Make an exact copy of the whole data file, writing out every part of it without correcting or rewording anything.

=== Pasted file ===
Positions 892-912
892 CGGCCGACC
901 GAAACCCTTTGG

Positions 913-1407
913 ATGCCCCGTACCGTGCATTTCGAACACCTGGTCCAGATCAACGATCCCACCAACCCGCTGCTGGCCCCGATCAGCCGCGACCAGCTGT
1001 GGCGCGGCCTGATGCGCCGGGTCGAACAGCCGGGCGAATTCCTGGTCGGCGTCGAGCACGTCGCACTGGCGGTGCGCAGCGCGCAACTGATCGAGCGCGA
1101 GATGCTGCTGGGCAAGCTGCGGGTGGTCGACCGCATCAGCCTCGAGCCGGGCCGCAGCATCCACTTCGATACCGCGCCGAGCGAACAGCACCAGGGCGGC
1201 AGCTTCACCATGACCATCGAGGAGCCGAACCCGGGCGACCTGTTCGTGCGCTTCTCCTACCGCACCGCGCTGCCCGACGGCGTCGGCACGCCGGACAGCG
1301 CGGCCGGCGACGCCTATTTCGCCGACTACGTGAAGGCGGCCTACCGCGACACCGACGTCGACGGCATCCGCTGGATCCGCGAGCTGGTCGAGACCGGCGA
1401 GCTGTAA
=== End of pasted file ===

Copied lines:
Positions 892-912
892 CGGCCGACC
901 GAAACCCTTTGG

Positions 913-1407
913 ATGCCCCGTACCGTGCATTTCGAACACCTGGTCCAGATCAACGATCCCACCAACCCGCTGCTGGCCCCGATCAGCCGCGACCAGCTGT
1001 GGCGCGGCCTGATGCGCCGGGTCGAACAGCCGGGCGAATTCCTGGTCGGCGTCGAGCACGTCGCACTGGCGGTGCGCAGCGCGCAACTGATCGAGCGCGA
1101 GATGCTGCTGGGCAAGCTGCGGGTGGTCGACCGCATCAGCCTCGAGCCGGGCCGCAGCATCCACTTCGATACCGCGCCGAGCGAACAGCACCAGGGCGGC
1201 AGCTTCACCATGACCATCGAGGAGCCGAACCCGGGCGACCTGTTCGTGCGCTTCTCCTACCGCACCGCGCTGCCCGACGGCGTCGGCACGCCGGACAGCG
1301 CGGCCGGCGACGCCTATTTCGCCGACTACGTGAAGGCGGCCTACCGCGACACCGACGTCGACGGCATCCGCTGGATCCGCGAGCTGGTCGAGACCGGCGA
1401 GCTGTAA